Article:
“It helped a lot my freshman year,” Nihill said. “We didn’t know if I would be able to stay here because I’m from out-of-state and school is expensive, but because I got the Pell grant I was able to come back.” 

Pell Grants are given to students who have an estimated family contribution of less than $6,000, according to Burford. The amount you receive depends on your school, your status as a student, and how long you plan to stay. 

Students can also receive a Federal Supplemental Educational Opportunity Grant (FSEOG), which is worth less than a Pell grant. The UofA disburses more than $1 million more than any other Arkansas school in FSEOG grants. 


Safety Officials Warn Pedestrians and Drivers to Keep Their Heads Up

By Parker Tillson
The Razorback Reporter  

After a car collided with a bicyclist on campus and a pedestrian was hit by a car on College Avenue within a week in late September, Fayetteville police Sgt. Anthony Murphy warned drivers and pedestrians to stay off of their phones when driving and walking across the street. 

The 95 crosswalks on campus can get crowded with the more than 27,600 students enrolled at the UofA. With so many people using the crosswalks, it’s important that pedestrians and drivers pay attention at all times, Murphy and others in safety enforcement said. 

About 85% of college students own smartphones, according to a 2015 study by Pearson. Precisely 94% of teen drivers acknowledged the dangers of texting and driving, even though 35% of them admitted to doing it anyway, according to AAA. 

“University initiatives can only promote safe practices,” UA Police Capt. Gary Crain said. “It is up to individuals to actually embrace and enact safe practices.”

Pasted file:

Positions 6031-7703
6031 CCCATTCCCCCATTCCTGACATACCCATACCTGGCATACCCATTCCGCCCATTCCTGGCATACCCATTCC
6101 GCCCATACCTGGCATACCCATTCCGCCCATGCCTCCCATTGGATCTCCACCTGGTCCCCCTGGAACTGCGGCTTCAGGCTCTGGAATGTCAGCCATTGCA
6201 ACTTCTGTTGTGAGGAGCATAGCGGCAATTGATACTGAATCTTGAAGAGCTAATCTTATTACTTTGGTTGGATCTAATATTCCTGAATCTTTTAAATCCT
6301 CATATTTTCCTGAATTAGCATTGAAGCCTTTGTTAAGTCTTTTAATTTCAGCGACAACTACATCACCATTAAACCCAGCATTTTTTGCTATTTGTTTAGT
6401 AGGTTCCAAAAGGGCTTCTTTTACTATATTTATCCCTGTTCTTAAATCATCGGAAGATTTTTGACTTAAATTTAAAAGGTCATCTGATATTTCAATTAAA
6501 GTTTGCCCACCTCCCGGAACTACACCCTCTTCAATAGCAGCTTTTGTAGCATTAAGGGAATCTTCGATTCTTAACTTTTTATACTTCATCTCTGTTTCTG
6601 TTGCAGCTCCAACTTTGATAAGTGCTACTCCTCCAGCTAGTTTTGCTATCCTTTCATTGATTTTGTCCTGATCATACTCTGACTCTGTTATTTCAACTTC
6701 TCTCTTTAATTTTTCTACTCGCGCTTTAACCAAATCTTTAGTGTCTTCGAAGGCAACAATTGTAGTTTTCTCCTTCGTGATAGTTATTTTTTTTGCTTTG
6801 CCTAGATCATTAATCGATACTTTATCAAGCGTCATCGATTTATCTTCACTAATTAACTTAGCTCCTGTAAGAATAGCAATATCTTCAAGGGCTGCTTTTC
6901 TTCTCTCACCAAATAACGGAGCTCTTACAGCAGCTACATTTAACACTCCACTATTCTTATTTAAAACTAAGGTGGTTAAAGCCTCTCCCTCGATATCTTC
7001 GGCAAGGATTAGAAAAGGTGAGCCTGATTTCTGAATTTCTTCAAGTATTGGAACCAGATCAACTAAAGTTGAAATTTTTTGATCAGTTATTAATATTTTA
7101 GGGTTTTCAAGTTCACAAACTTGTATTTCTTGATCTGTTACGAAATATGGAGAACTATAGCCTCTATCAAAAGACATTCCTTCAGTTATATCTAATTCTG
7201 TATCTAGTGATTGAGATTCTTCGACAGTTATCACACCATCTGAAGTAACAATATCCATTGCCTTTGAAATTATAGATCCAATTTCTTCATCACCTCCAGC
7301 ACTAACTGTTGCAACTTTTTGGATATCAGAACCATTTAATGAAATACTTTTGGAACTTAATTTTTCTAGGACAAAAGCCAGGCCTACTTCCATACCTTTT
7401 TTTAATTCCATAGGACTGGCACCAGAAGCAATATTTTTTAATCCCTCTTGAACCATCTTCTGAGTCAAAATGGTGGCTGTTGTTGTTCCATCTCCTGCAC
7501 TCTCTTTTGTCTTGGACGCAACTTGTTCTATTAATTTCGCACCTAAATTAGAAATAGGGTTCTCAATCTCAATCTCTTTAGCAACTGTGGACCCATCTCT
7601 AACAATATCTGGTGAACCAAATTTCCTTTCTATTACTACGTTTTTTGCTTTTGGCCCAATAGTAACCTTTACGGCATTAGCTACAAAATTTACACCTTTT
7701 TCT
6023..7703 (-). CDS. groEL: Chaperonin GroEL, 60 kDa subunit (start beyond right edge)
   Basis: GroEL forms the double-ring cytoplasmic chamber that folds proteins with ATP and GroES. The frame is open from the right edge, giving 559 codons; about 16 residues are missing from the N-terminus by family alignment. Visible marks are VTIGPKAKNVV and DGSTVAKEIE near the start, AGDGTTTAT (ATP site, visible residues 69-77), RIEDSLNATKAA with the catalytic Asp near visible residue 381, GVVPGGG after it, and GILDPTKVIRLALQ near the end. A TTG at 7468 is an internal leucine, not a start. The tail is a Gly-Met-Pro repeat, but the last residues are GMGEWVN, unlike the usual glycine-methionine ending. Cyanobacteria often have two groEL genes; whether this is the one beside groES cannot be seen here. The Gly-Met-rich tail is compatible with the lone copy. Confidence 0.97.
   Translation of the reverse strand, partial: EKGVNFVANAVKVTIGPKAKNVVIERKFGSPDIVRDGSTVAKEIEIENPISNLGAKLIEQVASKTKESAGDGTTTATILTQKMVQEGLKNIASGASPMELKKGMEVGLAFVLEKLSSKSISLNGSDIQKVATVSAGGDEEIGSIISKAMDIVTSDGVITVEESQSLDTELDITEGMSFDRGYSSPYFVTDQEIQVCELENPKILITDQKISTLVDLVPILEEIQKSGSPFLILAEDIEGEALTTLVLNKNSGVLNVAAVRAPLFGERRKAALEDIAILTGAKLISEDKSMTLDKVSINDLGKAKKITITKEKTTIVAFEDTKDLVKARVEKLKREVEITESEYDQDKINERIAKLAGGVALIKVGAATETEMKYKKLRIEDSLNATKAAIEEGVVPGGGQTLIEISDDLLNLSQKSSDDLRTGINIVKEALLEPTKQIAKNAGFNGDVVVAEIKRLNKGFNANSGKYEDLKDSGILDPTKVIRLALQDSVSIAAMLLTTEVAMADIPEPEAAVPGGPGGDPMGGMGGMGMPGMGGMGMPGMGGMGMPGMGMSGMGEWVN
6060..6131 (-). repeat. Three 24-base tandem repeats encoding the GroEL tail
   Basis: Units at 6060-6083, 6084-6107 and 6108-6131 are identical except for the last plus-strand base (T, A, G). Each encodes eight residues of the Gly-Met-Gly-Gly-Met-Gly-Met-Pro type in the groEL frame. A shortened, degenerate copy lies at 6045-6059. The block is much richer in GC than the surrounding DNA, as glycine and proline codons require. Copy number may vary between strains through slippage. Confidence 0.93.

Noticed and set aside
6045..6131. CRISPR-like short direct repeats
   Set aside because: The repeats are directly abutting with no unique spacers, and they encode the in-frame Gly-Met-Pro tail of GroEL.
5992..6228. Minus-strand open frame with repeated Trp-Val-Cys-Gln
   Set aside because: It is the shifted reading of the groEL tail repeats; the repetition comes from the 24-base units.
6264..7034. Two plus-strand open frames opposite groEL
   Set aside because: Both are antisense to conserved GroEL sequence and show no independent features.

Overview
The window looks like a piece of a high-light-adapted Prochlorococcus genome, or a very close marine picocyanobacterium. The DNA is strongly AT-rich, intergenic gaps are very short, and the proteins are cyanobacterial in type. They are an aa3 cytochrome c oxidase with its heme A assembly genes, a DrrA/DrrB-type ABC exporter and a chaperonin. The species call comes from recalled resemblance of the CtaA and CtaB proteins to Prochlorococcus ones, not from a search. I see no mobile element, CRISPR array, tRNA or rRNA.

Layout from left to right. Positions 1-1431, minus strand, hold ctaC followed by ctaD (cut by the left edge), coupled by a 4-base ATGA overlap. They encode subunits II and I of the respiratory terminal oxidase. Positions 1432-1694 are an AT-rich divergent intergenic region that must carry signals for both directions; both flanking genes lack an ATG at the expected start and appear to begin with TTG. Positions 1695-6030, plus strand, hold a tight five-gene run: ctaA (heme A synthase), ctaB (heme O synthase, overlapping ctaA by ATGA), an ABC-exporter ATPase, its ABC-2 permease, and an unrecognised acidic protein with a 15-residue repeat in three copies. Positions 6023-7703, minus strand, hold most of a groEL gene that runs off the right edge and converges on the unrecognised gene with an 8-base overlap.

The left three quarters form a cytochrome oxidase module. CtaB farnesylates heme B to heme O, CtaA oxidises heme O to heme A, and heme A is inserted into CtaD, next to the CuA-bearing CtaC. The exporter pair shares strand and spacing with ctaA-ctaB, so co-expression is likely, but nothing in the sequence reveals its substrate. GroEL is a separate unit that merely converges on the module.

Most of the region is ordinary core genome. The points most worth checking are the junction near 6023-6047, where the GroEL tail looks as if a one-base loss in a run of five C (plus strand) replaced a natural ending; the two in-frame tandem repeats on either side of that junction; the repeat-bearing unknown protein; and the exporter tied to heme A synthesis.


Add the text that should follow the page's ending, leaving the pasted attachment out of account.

Almost 3,200 people were killed by distracted drivers in 2017, according to the United States Department of Transportation. Cell phone use while driving leads to 1.6 million car crashes a year – one of every four car accidents in the United States – according to the National Safety Council.

“People need to take their personal safety into account and get off their phones,” Murphy said. “Whether they’re in the car or they’re walking.”

Drivers under age 20 have the highest incidence of distraction-related fatal crashes, according to the Centers for Disease Control and Prevention.

A UA freshman student was hit by a car in February 2019 on Garland Avenue, outside of the Northwest Quad dorms. The 18-year-old sustained injuries that led to her death in the hospital two days later. 

“After seeing that, that’s when I really knew that we had to do something,” said Lexi Robertson, ASG director of Student Safety. “We should always be proactive instead of reactive.”  

The driver, a 17-year-old girl who was visiting the campus, was on her phone when she collided with the student. She received two citations: failure to yield to a pedestrian in the crosswalk, and use of a handheld device while driving. 

“It’s just an awful thing,” Murphy said. “A young lady and a young person that was driving the car, it’s just a tragedy on both sides and totally preventable accidents every time.”

In Arkansas, it is illegal to use a cell phone in a school zone unless using hands-free technology or reporting an emergency and the driver must be older than 21. The same law should apply on college campuses, Robertson said. 

“I think we should always be adamant about not being on our phones while we’re driving,” Robertson said. “And I will preach that until the end of days.”